Matthew said "We should do something really fun and romantic on Monday. Like maybe take a little road trip. What do you think - do you have any ideas?"

I replied with the first thing that popped into my mind: "How about the Salton Sea?"*

"That's perfect!" he exclaimed. Then he came over and kissed me on the cheek in honor of my awesome idea.

* the perversity of this is only clear when you know what the Salton Sea is. It is an ecological disaster - a lake so polluted its fish die en masse, filled with abandoned houses and shantytowns. It should be eerie and grim and it's 4 hours away. Super romantic.


I was driving and slowed to let jaywalkers cross the street. Said jaywalkers were a youngish couple and a dog. The dog was very small and fluffy and prissy looking and was prancing slowly and indirectly across the street while its mistress coddled it like it was her baby. After a few seconds of this, I yelled "GET YOUR PET RAT OUT OF THE STREET MOTHERFU*KER!!!!"
Instead of being annoyed or perplexed at my irrational anger, Matthew just looked at me and sweetly said "Don't talk about that man's girlfriend that way."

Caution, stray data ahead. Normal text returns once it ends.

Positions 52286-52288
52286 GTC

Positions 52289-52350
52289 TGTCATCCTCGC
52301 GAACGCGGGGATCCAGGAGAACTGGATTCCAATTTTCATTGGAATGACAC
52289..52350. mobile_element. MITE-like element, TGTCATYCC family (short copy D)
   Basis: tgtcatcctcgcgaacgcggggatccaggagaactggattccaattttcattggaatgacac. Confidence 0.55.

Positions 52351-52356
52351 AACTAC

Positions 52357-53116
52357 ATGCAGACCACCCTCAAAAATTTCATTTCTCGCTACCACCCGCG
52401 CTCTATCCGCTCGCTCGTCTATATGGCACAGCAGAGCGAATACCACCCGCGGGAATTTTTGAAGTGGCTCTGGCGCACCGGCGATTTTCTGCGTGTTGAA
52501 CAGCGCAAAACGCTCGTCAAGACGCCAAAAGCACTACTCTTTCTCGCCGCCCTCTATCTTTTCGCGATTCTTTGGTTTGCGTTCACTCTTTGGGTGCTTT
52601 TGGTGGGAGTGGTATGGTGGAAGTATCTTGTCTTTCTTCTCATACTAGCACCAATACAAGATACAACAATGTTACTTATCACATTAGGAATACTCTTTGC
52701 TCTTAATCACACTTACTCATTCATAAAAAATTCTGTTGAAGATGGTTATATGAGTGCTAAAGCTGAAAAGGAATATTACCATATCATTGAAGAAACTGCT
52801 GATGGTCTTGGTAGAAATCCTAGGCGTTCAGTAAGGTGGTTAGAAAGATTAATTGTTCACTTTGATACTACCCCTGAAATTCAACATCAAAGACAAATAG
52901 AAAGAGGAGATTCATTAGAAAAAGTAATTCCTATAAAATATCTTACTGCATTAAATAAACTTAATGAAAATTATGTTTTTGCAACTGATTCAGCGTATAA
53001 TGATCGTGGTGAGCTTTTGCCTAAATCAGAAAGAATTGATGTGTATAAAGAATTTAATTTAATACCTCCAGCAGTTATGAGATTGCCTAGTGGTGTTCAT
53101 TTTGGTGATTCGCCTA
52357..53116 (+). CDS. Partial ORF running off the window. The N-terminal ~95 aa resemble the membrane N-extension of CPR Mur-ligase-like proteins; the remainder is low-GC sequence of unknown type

So not only does he tolerate my bitchiness, he ups the ante by saying even more evil things. YES!


We were walking in a nature center and we passed a large pond with a single lonely duck in it. Matthew pointed at the duck and said "Awww, look at that duck. He's all alone. He got left behind."

And I said "Yeah, he got left behind in the Duck ---"

"----Rapture" Matthew finished.

This one really blew my mind. When your mate can finish your sentence and the sentence in question ended in Duck Rapture, you know you have it made.

Love that guy. So today we're off holding hands and skipping at the Salton Sea. Two evil little trolls who are actually good people.

Thursday, December 3, 2009

in which my lifelong ambition to create a flowchart is finally realized

Ahh..... can you tell that my procrastination has reached pornographic proportions today? I am ridiculous sometimes.

Bungalow 360 is an awesome little company that I admire very much. It's a line of sturdy, expertly constructed, absolutely adorable canvas bags that I have been a fan of for a few years now. And best of all, Bungalow started out as an all-handmade line. You can see how I would admire them, yes?

Susie, Bungalow's owner/designer asked me to model some of her bags for her website. They're up now, and yes, I did get paid to model but I am not getting paid to tell you to check out the site. You just should because it's a great product and a great company.